The Lobster Festival: a weekend with a taste of the sea

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Couple Group Alone Family
During...
Summer
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South Coast   
A Guarda will host from 30th June to 2nd July the 27th edition of this festival. Seafood, common on the table all year long, becomes even more popular during this celebration, declared Festival of Tourist Interest in Galicia, and a must-visit attraction for those in love with fine food.

Shellfish and fish are an essential part of the gastronomy in As Rías Baixas. In every village and town, seafood livens up the dishes, enjoyed by neighbours and especially by visitors who come to Pontevedra. These delicacies are part and parcel of the local recipes all year round, but they are especially important in the large number of festivals which are celebrated in the hottest season. The Seafood and Lobster Festival is one of these celebrations and it will be held from 30th June to 2nd July.

This event, always celebrated the first weekend of July and declared a Festival of Tourist Interest in Galicia, is much more than a culinary tribute to the lobster and other seafood. Every year, the programme combines culture and tradition, and includes music performances, shows for children and guided tours. In this way, during these three days A Guarda honours marine life, becoming the hub of the traditions in As Rías Baixas.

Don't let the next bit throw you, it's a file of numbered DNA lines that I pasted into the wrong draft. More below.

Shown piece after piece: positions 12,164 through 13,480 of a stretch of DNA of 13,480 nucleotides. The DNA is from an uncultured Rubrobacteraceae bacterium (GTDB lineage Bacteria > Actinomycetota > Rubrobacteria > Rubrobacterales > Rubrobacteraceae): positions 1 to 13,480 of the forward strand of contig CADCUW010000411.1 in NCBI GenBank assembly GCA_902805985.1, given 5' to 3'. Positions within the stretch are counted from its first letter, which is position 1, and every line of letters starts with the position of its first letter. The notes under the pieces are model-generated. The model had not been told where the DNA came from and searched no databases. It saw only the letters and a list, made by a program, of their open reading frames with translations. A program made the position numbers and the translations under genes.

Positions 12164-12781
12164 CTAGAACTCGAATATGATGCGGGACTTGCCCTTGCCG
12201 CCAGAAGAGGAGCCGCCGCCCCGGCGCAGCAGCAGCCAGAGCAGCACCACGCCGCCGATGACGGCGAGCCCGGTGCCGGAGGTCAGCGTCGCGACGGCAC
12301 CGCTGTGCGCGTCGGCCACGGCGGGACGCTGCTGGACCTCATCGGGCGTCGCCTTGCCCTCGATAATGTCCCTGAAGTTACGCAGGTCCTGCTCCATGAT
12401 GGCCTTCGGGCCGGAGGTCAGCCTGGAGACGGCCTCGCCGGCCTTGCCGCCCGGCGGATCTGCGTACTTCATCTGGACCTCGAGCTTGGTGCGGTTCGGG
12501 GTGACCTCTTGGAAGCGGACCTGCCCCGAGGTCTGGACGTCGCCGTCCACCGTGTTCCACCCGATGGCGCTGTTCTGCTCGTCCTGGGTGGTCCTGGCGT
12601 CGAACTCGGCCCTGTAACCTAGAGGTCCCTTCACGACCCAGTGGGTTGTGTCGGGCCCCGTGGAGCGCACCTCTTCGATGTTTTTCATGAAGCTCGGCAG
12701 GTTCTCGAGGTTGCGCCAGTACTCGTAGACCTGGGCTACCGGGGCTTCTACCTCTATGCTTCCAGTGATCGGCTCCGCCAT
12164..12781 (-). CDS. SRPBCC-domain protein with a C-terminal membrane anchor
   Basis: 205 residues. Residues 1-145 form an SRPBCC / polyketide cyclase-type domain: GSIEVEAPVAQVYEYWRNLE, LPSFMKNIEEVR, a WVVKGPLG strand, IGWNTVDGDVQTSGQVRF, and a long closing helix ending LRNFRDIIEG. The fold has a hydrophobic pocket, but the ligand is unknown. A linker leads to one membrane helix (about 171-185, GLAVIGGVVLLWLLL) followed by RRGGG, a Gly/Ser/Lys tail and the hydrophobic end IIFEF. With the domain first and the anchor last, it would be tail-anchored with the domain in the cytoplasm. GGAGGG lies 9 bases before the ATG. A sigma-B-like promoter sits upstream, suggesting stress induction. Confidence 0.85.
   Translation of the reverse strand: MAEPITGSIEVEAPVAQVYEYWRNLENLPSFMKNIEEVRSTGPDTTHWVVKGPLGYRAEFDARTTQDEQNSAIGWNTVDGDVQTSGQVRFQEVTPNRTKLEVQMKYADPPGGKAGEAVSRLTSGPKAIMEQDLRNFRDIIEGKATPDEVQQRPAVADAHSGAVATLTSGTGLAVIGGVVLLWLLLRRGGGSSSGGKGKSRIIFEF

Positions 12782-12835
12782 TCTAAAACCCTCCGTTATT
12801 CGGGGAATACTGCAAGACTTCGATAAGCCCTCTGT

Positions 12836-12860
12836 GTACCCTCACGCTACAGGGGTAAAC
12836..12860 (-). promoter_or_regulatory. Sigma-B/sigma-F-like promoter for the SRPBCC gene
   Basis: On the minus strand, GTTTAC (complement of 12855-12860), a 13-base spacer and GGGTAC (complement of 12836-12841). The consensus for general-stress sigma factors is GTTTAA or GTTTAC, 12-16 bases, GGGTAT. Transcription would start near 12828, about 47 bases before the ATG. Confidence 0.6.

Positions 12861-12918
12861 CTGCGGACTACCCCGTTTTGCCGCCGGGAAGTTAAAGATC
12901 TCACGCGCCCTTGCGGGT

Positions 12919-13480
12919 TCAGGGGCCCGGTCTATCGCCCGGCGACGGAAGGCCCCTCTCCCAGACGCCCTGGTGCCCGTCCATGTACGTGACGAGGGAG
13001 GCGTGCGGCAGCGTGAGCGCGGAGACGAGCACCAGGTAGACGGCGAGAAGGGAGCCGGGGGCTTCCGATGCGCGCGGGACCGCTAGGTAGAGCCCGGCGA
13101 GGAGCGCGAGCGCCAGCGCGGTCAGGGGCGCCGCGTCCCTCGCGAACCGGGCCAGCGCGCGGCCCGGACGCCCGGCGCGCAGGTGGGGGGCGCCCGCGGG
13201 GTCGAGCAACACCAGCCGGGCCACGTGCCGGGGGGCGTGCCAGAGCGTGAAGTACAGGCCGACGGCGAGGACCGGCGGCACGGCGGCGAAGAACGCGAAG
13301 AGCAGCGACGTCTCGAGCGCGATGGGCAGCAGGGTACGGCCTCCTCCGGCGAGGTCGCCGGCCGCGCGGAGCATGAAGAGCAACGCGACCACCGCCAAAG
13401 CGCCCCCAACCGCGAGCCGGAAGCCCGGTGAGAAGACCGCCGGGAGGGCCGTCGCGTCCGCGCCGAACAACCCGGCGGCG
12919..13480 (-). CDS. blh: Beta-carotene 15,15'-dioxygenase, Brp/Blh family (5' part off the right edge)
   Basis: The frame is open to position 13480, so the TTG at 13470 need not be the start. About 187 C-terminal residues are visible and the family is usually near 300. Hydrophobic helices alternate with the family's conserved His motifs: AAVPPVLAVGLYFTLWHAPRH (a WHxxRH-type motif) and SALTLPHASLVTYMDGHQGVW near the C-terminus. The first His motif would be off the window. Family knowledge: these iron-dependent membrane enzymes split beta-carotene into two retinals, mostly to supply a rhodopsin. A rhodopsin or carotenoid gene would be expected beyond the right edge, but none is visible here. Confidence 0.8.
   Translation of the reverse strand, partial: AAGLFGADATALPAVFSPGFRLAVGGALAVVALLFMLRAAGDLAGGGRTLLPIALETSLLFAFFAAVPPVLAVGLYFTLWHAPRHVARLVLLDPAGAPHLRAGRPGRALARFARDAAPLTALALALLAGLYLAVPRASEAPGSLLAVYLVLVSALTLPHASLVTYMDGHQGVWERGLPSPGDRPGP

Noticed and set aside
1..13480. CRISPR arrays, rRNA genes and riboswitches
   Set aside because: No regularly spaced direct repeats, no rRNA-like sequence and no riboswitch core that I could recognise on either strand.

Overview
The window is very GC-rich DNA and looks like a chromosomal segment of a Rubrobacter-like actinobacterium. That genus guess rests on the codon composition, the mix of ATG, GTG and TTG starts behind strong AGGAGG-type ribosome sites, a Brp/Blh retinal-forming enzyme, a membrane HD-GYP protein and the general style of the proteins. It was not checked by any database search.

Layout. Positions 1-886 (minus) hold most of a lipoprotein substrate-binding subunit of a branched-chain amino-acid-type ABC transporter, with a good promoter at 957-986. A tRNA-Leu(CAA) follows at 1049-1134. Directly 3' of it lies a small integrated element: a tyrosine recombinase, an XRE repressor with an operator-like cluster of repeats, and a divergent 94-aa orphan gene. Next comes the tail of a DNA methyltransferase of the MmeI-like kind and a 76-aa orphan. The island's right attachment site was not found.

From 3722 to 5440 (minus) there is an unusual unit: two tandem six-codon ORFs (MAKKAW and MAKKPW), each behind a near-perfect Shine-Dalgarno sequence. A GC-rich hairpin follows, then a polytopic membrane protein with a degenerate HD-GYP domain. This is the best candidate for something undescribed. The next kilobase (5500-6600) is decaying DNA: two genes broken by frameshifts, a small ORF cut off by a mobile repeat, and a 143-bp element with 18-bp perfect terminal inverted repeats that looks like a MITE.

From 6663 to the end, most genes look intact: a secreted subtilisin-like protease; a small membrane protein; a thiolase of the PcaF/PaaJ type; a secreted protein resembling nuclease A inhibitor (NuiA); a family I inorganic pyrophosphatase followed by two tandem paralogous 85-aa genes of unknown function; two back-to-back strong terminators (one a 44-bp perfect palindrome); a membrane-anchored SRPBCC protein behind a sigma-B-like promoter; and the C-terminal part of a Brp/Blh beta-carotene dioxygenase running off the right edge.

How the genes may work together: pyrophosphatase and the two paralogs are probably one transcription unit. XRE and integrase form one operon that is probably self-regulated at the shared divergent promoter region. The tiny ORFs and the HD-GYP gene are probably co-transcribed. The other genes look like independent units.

The restaurants of this village in the province of Pontevedra also become central points during the festival. A great variety of seafood can be enjoyed on the plate with the lobster of A Guarda as the king. Barnacles, monkfish, prawns, mussels, clams, razor shells, scallops, variegated scallops, shrimps and octopus are the core ingredients in a large number of dishes such as empanadas (typical Galician savoury pie), paellas, skewers and Spanish tortillas.

The great abundance of lobsters on A Guardas's coast fostered the celebration of this festival, now very popular. Wines produced in As Rías Baixas and traditional desserts like roscón de xema (a type of round-shaped sponge cake decorated with egg yolks) or filloas (a crepe-like Galician dessert) are also essential in the menu.

Places to visit

The town, which lies on the Portuguese coastal Way to Santiago, does not only stand out for its fine food, but also for the sights: villas, fortresses and inland and river landscapes are part of the appeal of the village, especially known for the famous castro of Santa Trega (a Celtic fortified settlement), one of the most important archeological sites in the province of Pontevedra.

Program 2017

Enjoy with...
Couple Group Alone Family
During...
Summer
Where...
South Coast